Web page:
29 Palms Murder Cases – Corwin & Roudebush – Conclude With Guilty Verdicts

By Mark Gutglueck
TWENTYNINE PALMS—Within the last three weeks, two spectacular murder cases involving three former Twentynine Palms residents who relocated themselves 2,500 miles or more away from the scenes of their crimes resolved themselves.
In both cases – the 2002 murder of Robert Roudeboush in Monroe County, Pennsylvania and the 2014 murder of Erin Corwin in Joshua Tree – the perpetrators in October and November acknowledged their involvement, or were convicted of murder, in the deaths after years of denials.
In the most conspicuous of the cases, Christopher Brandon Lee was charged with having murdered 19-year-old Erin Corwin, the wife of his Marine Corps colleague Jonathan Corwin, on June 28, 2014.
Erin Corwin’s death occurred during what was a trip to an abandoned mine, the bottom of which might have remained her eternal resting place had not an energetic search effort been carried out in the days, weeks and months after her disappearance. A tortuous set of circumstances and events led Christopher Lee and Erin Corwin to a remote section of the Joshua Tree National monument that early summer day, where she would meet her fate.
Jonathan Corwin, a corporal from Tennessee, and Christopher Lee, a corporal from Alaska, were both stationed at the Marine Corps Air Ground Combat Center in Twentynine Palms. Christopher Lee lived on the base in family housing with his wife, Nichole, and their daughter. After Erin, then 18, married Jonathan in 2013, she came from Tennessee to live with her husband. They moved into a home very close to the Lees’ residence.
The two families became close. Erin occasionally babysat Liberty, the Lees’ daughter, something that would ultimately, according to Christopher Lee, have a fateful, and fatal, effect on the situation. The families would recreate together, taking trips to other locations in Southern California when Christopher and Jonathan had simultaneous leave. The couples, in particular the wives and Christopher, shared an affinity for horseback riding, and they would ride horses at the White Rock Horse Rescue Ranch in Yucca Valley, 30 miles west of Twentynine Palms on Highway 62.
At some point Nichole Lee and Jonathan Corwin became aware that Christopher and Erin were having an affair. Jonathan Corwin would later testify his wife told him she and Lee had broken off their relationship, and he and Erin had committed to salvaging their marriage.
Erin was less than sincere in her representation to her husband, however. Erin confided to a few of her friends that she was still seeing Lee and very much in love with him and that she was looking forward to making a life with him. After her disappearance, investigators searched her personal effects and computer to find some possible clue as to her whereabouts. At that point, sheriff’s detective Daniel Helmick came across a sticky note on Corwin’s computer suggesting she was looking at the possibility of relocating to Anchorage, Alaska, where Lee was from and to where he was about to return permanently following his discharge from the Marines. “Providence, Trailside Heights Apartments,” was written on that note. That complex is located in Anchorage.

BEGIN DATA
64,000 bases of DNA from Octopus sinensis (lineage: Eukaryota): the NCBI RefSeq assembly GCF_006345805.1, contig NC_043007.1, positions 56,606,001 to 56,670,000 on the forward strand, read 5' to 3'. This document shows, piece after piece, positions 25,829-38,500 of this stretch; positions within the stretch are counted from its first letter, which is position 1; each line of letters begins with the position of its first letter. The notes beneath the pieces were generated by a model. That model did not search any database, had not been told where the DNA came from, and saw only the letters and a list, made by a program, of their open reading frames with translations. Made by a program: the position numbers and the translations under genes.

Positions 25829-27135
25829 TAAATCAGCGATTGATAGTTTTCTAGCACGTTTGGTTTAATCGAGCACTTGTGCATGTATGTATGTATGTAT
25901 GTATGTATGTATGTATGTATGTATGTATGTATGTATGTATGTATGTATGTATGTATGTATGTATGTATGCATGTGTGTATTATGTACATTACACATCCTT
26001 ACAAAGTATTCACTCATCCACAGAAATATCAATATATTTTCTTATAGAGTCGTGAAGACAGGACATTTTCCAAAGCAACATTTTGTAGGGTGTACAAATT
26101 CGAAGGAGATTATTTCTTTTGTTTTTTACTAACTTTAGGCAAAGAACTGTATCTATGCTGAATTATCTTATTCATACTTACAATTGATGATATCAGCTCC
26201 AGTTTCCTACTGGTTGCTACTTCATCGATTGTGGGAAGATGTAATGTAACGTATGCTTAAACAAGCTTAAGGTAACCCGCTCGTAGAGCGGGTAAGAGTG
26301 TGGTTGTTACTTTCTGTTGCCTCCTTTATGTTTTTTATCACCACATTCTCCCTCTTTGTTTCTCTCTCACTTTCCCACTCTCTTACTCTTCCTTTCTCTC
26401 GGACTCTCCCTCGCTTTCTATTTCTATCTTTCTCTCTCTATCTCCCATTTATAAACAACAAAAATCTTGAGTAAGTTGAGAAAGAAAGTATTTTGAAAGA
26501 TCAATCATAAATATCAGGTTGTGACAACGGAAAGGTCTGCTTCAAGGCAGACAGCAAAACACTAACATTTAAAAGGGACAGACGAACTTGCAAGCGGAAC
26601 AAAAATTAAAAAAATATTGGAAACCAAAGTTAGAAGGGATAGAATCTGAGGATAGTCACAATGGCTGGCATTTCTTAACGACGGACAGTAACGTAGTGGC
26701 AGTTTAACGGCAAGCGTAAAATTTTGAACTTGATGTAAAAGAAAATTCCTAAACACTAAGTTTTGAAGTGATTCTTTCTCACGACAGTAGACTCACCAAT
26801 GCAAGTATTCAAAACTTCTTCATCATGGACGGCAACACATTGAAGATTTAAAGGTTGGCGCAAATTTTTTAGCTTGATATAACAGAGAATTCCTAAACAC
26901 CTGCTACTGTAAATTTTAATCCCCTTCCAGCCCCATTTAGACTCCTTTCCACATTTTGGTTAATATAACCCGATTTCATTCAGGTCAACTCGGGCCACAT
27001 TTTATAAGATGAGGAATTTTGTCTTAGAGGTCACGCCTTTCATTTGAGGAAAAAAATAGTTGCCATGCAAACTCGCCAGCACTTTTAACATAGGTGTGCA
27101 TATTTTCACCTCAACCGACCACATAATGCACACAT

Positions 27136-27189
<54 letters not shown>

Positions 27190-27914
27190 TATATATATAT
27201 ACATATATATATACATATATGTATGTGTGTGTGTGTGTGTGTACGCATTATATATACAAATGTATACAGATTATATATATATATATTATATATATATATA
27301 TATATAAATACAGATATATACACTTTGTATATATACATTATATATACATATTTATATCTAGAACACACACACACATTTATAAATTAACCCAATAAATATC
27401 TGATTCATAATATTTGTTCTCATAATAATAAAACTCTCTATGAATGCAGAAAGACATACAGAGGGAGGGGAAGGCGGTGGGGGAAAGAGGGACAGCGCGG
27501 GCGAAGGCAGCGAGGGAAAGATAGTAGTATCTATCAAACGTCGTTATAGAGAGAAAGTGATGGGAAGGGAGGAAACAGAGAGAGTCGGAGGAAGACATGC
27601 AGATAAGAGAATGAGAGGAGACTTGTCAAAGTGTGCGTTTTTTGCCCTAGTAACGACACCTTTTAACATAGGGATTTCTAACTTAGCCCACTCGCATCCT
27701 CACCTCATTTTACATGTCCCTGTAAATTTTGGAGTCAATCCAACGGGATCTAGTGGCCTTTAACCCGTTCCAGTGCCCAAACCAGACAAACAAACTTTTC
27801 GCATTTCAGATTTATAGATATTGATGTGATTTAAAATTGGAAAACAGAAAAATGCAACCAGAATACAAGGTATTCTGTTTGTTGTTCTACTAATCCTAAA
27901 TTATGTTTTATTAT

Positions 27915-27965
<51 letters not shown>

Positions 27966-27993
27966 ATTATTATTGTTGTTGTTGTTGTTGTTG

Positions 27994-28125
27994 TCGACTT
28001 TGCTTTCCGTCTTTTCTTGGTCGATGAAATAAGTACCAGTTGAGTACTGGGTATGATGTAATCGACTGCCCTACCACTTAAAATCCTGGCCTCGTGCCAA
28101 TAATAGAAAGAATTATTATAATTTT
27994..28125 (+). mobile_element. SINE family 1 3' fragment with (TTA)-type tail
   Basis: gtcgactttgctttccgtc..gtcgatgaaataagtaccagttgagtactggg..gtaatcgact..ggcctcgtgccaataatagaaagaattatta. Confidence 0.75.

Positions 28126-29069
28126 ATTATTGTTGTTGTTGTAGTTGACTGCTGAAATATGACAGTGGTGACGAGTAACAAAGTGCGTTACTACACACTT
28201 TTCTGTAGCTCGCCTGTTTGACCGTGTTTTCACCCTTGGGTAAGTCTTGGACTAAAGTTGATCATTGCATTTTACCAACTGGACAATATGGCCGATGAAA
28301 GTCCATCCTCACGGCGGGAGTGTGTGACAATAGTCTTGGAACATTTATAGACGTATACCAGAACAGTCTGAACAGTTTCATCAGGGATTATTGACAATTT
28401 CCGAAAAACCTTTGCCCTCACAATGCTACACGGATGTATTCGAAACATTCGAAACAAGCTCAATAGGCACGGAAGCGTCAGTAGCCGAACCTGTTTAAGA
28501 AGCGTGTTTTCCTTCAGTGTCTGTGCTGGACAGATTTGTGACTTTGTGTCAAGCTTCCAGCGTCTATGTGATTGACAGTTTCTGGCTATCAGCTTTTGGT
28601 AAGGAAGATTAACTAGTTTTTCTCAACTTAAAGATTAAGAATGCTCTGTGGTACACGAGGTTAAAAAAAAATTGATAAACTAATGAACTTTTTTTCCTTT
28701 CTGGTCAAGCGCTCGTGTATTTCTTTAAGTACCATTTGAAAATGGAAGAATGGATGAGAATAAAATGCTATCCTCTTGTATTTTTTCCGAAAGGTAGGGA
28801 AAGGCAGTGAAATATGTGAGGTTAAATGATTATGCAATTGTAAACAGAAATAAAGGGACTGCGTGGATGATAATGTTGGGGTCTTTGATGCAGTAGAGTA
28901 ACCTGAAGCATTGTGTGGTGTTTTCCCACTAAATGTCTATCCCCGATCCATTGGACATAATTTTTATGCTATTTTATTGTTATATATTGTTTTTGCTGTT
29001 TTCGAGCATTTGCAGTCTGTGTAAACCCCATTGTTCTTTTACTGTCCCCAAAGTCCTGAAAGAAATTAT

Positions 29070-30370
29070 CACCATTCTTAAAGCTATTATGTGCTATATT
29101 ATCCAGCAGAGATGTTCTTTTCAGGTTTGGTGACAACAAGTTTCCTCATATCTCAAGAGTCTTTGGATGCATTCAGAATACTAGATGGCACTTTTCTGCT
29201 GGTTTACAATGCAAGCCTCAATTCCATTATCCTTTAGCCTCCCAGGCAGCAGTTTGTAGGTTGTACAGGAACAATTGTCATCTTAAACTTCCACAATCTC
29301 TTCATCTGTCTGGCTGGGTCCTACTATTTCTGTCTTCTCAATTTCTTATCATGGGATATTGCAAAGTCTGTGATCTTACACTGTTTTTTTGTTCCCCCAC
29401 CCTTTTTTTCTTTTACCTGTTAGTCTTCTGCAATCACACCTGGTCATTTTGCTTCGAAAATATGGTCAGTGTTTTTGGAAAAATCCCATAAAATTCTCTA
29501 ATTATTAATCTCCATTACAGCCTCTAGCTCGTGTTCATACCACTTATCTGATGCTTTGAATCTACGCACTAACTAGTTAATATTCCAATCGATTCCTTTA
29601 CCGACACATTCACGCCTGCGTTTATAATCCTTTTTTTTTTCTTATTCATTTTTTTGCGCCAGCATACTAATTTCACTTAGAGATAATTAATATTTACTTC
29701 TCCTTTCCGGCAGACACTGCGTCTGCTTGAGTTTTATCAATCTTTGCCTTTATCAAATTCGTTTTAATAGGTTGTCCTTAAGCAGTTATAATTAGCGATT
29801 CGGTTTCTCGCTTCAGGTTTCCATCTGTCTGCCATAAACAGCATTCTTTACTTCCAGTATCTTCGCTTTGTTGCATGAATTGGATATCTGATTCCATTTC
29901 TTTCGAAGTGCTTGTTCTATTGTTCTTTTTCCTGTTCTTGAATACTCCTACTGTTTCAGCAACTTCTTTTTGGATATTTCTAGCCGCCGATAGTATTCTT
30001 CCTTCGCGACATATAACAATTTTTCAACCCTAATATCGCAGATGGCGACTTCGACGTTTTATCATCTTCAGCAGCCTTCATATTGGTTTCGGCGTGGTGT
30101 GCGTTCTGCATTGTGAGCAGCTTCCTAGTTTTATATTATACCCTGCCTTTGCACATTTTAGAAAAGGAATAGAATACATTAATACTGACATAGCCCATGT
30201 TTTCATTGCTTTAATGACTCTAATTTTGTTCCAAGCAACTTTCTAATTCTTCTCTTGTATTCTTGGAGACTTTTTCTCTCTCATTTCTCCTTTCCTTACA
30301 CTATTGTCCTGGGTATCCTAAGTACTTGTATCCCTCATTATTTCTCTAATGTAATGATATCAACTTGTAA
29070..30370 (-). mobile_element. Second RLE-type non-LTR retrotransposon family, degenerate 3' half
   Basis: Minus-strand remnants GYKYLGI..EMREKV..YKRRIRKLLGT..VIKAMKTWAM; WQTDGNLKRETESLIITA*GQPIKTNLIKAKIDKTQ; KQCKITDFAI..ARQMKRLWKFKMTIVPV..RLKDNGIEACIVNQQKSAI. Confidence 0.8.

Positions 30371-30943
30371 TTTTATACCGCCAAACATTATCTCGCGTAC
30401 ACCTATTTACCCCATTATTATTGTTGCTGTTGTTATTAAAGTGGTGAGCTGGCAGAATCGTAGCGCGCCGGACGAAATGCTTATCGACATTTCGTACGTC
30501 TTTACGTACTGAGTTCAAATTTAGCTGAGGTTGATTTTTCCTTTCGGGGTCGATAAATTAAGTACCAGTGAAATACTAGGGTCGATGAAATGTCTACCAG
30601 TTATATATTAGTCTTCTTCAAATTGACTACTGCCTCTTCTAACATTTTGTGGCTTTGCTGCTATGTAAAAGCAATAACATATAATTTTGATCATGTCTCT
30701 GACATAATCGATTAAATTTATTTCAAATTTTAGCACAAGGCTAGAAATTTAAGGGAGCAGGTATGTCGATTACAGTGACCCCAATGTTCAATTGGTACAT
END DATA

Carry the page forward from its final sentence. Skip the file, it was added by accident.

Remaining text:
In June 2014, it now appears, Erin Corwin was on the brink of ending her marriage with Jonathan Corwin and taking up with Christopher Lee. Lee, however, did not share those plans.
Erin Corwin’s mother, was scheduled to visit her daughter in Twentynine Palms in early July of that year. Erin had not yet informed her that she was pregant, but told friends she intended to surprise her mother with the news after she arrived. On June 27, Erin told her husband that she intended to go to Joshua Tree National Park to scout out places to visit with her mother. She did not tell her husband that Christopher Lee had actually invited her to go with him on a trip into that remote section of the Mojave Desert. The destination Lee had in mind was an abandoned mine beyond the far end of Joshua Tree National Park, well off the beaten track of even those drawn to the area by its remoteness. On the way there, Erin Corwin yet entertained visions of a life with Lee, texting a confidant that she thought Lee might be on the verge of proposing to her. To the contrary, it appears Lee wanted her out of his life completely.
At the mineshaft, Corwin told him she wanted to be a part of his life. Those were among some of the last words Erin Cowin would ever utter. Lee took out a garrot he had fashioned from some rebar and climbing rope, put it around her neck and choked her with it. With the garrot yet around her neck, he then flung her lifeless body into the 140 feet deep abandoned mine shaft. Lee then lowered a propane tank to the bottom of the shaft but was unable ignite an explosion that would obliterate Corwin’s remains.
He then drove back to Twentynine Palms and carried on as normal.
Meanwhile, Jonathan Corwin repeatedly tried to call his wife, but when he was unable to reach her chalked that up to there being no cell service at the park. That evening, when she had not returned he began calling around to her friends and the next day he notified authorities that he thought she was missing.
In short order, a search for Erin Corwin was underway, involving the sheriff’s department, the Border Patrol and hundreds of volunteers, who with the assistance of helicopters and other aircraft, scoured more than 200 square miles of desert in and around Joshua Tree National Park. Very soon, foul play was suspected and the sheriff’s department, FBI, and the Naval Criminal Investigative Service began a probe.
Sheriff’s department officers found her blue 2013 Toyota Corolla abandoned about two miles from the military base at Ranch Road and Valle Vista in Twentynine Palms. Sheriff’s department investigators looking into the disappearance including detective Corey Emom, covered considerable ground, learning that the Corwins and the Lees were close, or had been so.